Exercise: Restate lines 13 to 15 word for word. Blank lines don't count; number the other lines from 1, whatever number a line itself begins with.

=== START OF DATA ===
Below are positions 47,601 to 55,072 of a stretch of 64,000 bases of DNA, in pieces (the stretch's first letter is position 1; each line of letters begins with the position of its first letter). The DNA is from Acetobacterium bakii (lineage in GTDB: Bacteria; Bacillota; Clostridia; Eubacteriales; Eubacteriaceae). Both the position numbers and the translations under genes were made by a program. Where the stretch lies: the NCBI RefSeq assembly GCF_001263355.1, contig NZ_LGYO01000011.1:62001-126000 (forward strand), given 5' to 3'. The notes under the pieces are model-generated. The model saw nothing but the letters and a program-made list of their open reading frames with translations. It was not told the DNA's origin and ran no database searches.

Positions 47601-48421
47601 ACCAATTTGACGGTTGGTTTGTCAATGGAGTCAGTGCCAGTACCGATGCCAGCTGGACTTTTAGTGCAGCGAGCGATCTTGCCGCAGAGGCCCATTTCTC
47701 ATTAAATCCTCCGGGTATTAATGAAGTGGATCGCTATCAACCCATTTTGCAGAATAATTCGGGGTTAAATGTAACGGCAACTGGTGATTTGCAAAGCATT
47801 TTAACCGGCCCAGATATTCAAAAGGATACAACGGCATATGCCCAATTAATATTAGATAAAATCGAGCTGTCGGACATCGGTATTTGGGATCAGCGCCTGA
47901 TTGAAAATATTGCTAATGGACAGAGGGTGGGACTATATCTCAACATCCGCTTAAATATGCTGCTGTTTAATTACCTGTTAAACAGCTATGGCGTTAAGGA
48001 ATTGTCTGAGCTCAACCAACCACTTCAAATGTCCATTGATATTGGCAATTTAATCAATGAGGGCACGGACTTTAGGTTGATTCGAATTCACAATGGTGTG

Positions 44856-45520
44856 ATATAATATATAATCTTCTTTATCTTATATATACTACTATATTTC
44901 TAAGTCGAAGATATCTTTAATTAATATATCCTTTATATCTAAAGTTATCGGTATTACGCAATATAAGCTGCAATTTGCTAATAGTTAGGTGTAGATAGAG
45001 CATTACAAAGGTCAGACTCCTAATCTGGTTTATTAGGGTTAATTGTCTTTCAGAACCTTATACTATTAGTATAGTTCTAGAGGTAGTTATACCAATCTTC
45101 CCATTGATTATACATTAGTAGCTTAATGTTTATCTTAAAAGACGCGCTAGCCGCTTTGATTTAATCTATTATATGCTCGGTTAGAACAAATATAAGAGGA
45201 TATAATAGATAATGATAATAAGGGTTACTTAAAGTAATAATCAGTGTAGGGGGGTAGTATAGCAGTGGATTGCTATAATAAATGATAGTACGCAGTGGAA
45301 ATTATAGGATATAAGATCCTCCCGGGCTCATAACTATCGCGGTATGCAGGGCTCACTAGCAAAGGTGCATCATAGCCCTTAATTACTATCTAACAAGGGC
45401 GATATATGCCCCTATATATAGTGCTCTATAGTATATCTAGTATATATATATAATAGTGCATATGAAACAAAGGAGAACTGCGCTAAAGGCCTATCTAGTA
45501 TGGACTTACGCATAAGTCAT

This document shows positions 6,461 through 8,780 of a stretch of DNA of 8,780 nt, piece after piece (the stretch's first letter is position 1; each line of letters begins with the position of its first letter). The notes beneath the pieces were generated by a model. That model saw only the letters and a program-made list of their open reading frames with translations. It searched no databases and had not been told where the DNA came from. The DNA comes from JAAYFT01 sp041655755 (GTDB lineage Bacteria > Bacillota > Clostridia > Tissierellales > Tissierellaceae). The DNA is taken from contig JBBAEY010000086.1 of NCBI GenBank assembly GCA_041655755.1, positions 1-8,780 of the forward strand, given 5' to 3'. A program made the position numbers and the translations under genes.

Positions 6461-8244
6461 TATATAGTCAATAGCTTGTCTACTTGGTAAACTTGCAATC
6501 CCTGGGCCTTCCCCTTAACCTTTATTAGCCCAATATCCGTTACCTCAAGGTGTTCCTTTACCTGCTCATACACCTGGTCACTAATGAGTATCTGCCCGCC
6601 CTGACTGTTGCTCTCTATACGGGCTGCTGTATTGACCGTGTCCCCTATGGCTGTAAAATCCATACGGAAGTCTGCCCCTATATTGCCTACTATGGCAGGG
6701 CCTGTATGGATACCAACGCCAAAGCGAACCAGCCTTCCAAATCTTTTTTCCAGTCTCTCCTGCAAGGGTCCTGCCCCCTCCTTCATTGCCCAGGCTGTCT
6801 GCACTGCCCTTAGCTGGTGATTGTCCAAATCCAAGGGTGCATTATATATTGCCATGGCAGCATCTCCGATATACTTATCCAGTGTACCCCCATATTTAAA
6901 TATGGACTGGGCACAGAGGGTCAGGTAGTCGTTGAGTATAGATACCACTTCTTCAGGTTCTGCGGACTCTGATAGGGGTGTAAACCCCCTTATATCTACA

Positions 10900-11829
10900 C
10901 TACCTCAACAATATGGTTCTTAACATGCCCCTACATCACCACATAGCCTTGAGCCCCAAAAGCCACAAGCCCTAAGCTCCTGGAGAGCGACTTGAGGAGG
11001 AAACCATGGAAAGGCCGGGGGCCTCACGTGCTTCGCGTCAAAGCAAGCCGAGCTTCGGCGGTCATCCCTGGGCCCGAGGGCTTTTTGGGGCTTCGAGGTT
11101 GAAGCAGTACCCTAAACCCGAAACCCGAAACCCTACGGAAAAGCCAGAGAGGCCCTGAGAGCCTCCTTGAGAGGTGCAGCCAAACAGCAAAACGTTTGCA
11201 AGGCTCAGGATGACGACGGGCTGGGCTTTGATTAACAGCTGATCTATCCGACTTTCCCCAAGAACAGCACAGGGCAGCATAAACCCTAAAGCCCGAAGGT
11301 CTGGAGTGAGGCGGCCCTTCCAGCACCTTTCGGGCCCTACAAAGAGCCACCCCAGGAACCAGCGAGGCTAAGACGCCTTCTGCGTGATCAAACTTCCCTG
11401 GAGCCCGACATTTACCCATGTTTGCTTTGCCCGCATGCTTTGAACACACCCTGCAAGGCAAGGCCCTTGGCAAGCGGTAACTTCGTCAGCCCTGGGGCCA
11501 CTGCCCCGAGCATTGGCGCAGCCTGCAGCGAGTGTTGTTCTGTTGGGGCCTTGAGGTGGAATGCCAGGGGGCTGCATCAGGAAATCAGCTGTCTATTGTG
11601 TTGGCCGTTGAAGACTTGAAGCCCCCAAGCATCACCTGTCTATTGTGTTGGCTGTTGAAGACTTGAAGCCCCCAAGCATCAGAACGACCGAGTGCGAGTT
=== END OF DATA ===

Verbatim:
45201 TATAATAGATAATGATAATAAGGGTTACTTAAAGTAATAATCAGTGTAGGGGGGTAGTATAGCAGTGGATTGCTATAATAAATGATAGTACGCAGTGGAA
45301 ATTATAGGATATAAGATCCTCCCGGGCTCATAACTATCGCGGTATGCAGGGCTCACTAGCAAAGGTGCATCATAGCCCTTAATTACTATCTAACAAGGGC
45401 GATATATGCCCCTATATATAGTGCTCTATAGTATATCTAGTATATATATATAATAGTGCATATGAAACAAAGGAGAACTGCGCTAAAGGCCTATCTAGTA